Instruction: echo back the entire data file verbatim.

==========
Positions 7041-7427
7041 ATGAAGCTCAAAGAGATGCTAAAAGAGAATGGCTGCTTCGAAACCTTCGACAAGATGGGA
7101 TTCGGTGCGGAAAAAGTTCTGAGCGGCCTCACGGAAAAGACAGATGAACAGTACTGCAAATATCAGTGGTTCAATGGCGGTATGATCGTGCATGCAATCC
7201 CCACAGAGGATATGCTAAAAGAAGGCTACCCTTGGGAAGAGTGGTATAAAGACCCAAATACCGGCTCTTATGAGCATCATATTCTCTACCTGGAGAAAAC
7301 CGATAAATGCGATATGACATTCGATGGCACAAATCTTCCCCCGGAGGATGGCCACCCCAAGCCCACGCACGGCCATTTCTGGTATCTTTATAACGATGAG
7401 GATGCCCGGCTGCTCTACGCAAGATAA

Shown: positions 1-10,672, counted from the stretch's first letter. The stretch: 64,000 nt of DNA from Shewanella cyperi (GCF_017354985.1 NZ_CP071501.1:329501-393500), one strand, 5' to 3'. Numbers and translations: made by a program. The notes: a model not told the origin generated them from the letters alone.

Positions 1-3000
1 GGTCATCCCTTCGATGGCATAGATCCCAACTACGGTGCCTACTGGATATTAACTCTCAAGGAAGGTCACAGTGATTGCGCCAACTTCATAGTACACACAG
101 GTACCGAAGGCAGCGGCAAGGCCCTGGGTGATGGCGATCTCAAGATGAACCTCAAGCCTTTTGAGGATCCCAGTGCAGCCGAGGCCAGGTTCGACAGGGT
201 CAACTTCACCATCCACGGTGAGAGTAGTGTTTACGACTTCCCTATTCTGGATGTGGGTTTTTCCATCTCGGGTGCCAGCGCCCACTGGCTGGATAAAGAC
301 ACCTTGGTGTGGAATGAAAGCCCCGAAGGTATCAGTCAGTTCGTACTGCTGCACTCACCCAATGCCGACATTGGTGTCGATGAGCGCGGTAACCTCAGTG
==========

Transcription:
Positions 7041-7427
7041 ATGAAGCTCAAAGAGATGCTAAAAGAGAATGGCTGCTTCGAAACCTTCGACAAGATGGGA
7101 TTCGGTGCGGAAAAAGTTCTGAGCGGCCTCACGGAAAAGACAGATGAACAGTACTGCAAATATCAGTGGTTCAATGGCGGTATGATCGTGCATGCAATCC
7201 CCACAGAGGATATGCTAAAAGAAGGCTACCCTTGGGAAGAGTGGTATAAAGACCCAAATACCGGCTCTTATGAGCATCATATTCTCTACCTGGAGAAAAC
7301 CGATAAATGCGATATGACATTCGATGGCACAAATCTTCCCCCGGAGGATGGCCACCCCAAGCCCACGCACGGCCATTTCTGGTATCTTTATAACGATGAG
7401 GATGCCCGGCTGCTCTACGCAAGATAA

Shown: positions 1-10,672, counted from the stretch's first letter. The stretch: 64,000 nt of DNA from Shewanella cyperi (GCF_017354985.1 NZ_CP071501.1:329501-393500), one strand, 5' to 3'. Numbers and translations: made by a program. The notes: a model not told the origin generated them from the letters alone.

Positions 1-3000
1 GGTCATCCCTTCGATGGCATAGATCCCAACTACGGTGCCTACTGGATATTAACTCTCAAGGAAGGTCACAGTGATTGCGCCAACTTCATAGTACACACAG
101 GTACCGAAGGCAGCGGCAAGGCCCTGGGTGATGGCGATCTCAAGATGAACCTCAAGCCTTTTGAGGATCCCAGTGCAGCCGAGGCCAGGTTCGACAGGGT
201 CAACTTCACCATCCACGGTGAGAGTAGTGTTTACGACTTCCCTATTCTGGATGTGGGTTTTTCCATCTCGGGTGCCAGCGCCCACTGGCTGGATAAAGAC
301 ACCTTGGTGTGGAATGAAAGCCCCGAAGGTATCAGTCAGTTCGTACTGCTGCACTCACCCAATGCCGACATTGGTGTCGATGAGCGCGGTAACCTCAGTG